Mysticism, Behmenism and Millenarianism in an Eighteenth-Century English Novelist

by Gerda J. Joling-van der Sar

An investigation into English religious and philosophical thought during the first half of the eighteenth century focussing on Samuel Richardson, on his second novel Clarissa but especially on his third and last novel Sir Charles Grandison, which he considered to be his magnum opus. It will show that ultimately Richardson's goal was to convey a message of love and universal harmony deduced from the ideas of the mystically inclined George Cheyne, a Newtonian physician and Behmenist, and the theologian William Law, as well as directly and indirectly from the system of the seventeenth-century German theosopher Jacob Boehme.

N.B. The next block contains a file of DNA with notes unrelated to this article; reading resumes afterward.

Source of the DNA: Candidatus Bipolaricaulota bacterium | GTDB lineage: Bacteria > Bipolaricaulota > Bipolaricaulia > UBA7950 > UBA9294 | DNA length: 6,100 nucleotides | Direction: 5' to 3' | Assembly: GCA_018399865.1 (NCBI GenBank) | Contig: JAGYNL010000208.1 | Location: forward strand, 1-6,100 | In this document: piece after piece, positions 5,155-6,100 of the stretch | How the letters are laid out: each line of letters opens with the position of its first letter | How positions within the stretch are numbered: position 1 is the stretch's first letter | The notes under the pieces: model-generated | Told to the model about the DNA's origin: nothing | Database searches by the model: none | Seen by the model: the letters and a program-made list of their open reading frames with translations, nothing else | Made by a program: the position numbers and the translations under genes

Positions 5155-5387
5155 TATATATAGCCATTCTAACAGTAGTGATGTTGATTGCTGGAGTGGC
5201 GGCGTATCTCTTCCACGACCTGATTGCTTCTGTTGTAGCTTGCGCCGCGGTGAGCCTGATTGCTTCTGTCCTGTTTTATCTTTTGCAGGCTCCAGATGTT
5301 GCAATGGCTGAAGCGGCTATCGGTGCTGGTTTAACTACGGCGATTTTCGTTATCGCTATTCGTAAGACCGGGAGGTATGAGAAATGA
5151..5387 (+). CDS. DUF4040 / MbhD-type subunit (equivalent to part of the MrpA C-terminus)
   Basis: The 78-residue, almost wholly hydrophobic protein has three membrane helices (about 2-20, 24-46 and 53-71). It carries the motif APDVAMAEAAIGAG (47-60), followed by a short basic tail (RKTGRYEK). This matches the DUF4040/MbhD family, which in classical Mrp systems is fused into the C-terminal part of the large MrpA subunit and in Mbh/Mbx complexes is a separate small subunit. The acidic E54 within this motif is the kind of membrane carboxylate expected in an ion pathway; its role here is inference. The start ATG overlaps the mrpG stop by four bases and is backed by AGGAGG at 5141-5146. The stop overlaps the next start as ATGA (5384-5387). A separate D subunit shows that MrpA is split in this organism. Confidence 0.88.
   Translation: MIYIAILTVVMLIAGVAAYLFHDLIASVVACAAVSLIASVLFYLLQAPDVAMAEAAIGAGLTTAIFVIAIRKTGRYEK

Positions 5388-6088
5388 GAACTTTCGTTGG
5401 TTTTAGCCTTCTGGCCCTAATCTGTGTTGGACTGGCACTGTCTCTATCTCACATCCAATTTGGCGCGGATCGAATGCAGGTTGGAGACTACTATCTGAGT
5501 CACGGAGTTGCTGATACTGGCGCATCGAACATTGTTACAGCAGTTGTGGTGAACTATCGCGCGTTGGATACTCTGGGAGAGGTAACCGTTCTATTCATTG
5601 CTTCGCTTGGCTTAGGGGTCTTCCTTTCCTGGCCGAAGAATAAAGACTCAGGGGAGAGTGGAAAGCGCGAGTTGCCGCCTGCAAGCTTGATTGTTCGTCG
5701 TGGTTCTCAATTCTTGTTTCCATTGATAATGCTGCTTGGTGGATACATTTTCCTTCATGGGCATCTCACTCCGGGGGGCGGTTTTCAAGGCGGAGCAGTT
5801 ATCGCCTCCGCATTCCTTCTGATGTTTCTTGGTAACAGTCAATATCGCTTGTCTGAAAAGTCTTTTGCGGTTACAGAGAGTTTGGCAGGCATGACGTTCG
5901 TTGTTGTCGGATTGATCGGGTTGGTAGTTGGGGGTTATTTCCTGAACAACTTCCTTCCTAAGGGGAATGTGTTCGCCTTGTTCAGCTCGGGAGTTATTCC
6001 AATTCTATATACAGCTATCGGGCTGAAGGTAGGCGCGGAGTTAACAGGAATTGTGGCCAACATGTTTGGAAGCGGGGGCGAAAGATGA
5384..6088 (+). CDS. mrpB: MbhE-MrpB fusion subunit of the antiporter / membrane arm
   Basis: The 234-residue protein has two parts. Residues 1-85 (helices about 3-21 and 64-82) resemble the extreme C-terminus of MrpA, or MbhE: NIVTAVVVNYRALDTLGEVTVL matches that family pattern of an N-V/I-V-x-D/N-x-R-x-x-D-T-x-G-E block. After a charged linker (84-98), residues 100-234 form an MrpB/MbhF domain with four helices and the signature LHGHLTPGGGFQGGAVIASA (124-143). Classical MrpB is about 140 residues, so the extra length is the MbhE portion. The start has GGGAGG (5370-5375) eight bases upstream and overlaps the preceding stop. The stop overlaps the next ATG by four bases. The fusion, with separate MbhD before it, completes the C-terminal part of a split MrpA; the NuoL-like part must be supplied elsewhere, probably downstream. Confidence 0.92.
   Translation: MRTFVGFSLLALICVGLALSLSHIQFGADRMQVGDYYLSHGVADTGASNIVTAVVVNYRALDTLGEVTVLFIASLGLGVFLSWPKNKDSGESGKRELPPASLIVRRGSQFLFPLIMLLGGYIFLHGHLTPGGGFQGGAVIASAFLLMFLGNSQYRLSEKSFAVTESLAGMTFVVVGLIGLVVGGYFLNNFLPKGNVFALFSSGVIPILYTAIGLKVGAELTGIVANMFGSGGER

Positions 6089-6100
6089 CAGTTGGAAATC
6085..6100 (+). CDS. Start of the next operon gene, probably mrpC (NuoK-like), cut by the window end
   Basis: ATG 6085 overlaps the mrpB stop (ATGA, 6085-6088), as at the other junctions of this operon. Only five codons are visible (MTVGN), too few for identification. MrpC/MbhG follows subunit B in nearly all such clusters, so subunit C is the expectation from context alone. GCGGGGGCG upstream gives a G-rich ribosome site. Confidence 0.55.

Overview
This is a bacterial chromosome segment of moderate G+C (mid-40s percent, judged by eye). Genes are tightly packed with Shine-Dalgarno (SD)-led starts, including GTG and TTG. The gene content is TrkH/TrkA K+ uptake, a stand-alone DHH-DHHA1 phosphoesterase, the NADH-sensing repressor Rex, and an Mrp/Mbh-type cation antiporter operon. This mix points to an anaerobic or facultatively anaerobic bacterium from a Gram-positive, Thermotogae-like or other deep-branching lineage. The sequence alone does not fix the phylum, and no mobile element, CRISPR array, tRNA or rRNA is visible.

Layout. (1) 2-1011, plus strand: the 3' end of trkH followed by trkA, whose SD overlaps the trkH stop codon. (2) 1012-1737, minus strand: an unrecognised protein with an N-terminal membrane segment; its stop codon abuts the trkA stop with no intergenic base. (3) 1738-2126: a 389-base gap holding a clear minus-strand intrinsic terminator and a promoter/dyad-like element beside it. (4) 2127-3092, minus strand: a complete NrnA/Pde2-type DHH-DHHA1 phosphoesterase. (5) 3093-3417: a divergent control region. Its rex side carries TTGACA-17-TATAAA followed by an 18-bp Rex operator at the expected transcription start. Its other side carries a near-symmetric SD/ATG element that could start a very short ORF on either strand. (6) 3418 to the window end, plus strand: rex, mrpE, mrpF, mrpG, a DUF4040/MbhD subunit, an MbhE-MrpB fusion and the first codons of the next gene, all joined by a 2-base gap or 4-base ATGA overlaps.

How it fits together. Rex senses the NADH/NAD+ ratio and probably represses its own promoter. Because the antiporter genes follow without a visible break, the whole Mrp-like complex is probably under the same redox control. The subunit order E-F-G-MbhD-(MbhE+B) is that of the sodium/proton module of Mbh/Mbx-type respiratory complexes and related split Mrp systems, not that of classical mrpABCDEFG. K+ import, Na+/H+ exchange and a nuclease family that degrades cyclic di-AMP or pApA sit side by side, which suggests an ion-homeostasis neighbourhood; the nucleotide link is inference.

To the Table of Contents

To the Short Introduction

To The Spiritual Side of Samuel Richardson

To the Short Summary in Dutch

To The Controversy between William Law and John Wesley